Aasma Aziz dreamed of leaving Pakistan to attend college in the United States. Her parents didn’t think that was such a great idea. After all, life in America and the South Asian country are radically different.
“It’s challenging for a woman in Pakistan. When I went out, my head was covered and I needed male chaperones; my brothers or father had to go with me, for safety reasons.”
Her parents balked, even though she already was the first woman in her town to earn a graduate degree (in political science) at a co-ed university in Pakistan.
“I was unstoppable. I was determined,” she said. “People told my parents they had to control me.”
Finally, they relented. “My family was concerned about the cultural differences. Pakistan is not a safe place for women. Women are not allowed to wear short dresses, not allowed to drink alcohol.
“I’m glad that my parents trusted me. They knew I was a good daughter who would study,” Aziz added. “I knew English was the key to opening doors. I learned the language by watching YouTube.”
She was accepted by several U.S. colleges, but she chose Salem State University, where staff at the Center For International Education helped her negotiate the labyrinth of forms and paperwork.
Aziz certainly made her mark at Salem State. Last month, she graduated with a master’s in social work and earned a standing ovation as commencement speaker. She also received a Leadership Recognition Award from the School of Graduate Studies, was one of two Northeast Massachusetts students chosen as student leaders to attend the National Conference for College Women Student Leaders 2016 in Washington, D.C. organized by American Association of University Women, and met with SSU President John Keenan to discuss starting an International Students Scholarship Program.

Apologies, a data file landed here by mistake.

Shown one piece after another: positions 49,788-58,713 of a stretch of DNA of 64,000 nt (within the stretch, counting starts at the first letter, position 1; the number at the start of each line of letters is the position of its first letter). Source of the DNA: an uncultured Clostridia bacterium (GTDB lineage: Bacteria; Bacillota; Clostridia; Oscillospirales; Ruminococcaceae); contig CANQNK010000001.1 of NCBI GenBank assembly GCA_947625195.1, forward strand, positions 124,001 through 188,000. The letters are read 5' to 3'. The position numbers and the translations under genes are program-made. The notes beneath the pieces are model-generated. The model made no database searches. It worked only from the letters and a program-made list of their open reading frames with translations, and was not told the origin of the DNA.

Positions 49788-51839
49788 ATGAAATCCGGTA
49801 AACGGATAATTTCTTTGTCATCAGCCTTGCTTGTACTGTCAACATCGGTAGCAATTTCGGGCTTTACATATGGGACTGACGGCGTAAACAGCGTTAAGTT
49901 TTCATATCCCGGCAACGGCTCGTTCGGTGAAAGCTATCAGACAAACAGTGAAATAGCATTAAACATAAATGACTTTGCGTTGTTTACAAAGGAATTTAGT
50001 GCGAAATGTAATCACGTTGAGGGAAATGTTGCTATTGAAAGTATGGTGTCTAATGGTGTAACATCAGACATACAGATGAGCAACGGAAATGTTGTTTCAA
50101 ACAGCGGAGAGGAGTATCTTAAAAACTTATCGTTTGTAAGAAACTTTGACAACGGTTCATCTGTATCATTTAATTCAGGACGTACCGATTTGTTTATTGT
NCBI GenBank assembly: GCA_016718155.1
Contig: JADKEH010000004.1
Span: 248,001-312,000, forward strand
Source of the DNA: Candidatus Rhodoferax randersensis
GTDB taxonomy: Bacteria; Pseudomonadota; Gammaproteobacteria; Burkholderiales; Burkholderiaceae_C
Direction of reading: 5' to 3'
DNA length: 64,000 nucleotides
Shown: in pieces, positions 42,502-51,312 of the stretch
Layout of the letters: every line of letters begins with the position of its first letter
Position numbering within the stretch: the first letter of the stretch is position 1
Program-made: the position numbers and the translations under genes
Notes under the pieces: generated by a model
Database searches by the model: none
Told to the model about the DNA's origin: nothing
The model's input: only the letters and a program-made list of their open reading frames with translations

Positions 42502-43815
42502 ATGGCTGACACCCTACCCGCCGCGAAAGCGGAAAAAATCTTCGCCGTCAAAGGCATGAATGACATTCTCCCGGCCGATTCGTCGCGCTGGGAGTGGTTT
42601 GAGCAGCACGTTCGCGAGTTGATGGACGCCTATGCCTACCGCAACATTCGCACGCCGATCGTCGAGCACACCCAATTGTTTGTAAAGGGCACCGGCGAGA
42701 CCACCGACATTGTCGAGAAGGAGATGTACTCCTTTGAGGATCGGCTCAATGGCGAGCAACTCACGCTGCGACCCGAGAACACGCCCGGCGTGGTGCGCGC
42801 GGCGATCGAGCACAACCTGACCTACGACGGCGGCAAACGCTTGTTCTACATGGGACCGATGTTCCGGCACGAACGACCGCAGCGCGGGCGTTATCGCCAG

Aziz has founded a small business, Aasma’s Dream, and a non-profit, One Little Light, that aims to increase access to education, promote social justice and empower women. The Beverly resident also interns at The Haven Project in Lynn, working with down-and-out young adults.
It wasn’t easy and it almost didn’t happen. Aasma Aziz had to first overcome homelessness upon her arrival in America.
Aziz said her dad had a business relationship with a family in Massachusetts who agreed she could stay in their home while she attended college and became established in America. They would pay her tuition; she would work for their company to earn money to pay them back.
But things didn’t work out as planned.
In August 2015, traveling alone, she flew to the U.S. She arrived at the airport, but no one was there to pick her up. Three hours later, the host family finally arrived. “I thought everything was set. But things were different. I slept (in their home) that night, and the next morning they told me ‘You have to go now.’ It was because of religious differences.
“I knew nobody in America. Where was I to go?”
A member of her host family instructed one of their employees to “drop her off anywhere.” Churches and shelters either had no beds or weren’t safe for a young woman.
She knew once she connected with Salem State administrators, she’d be OK, but it was a Saturday.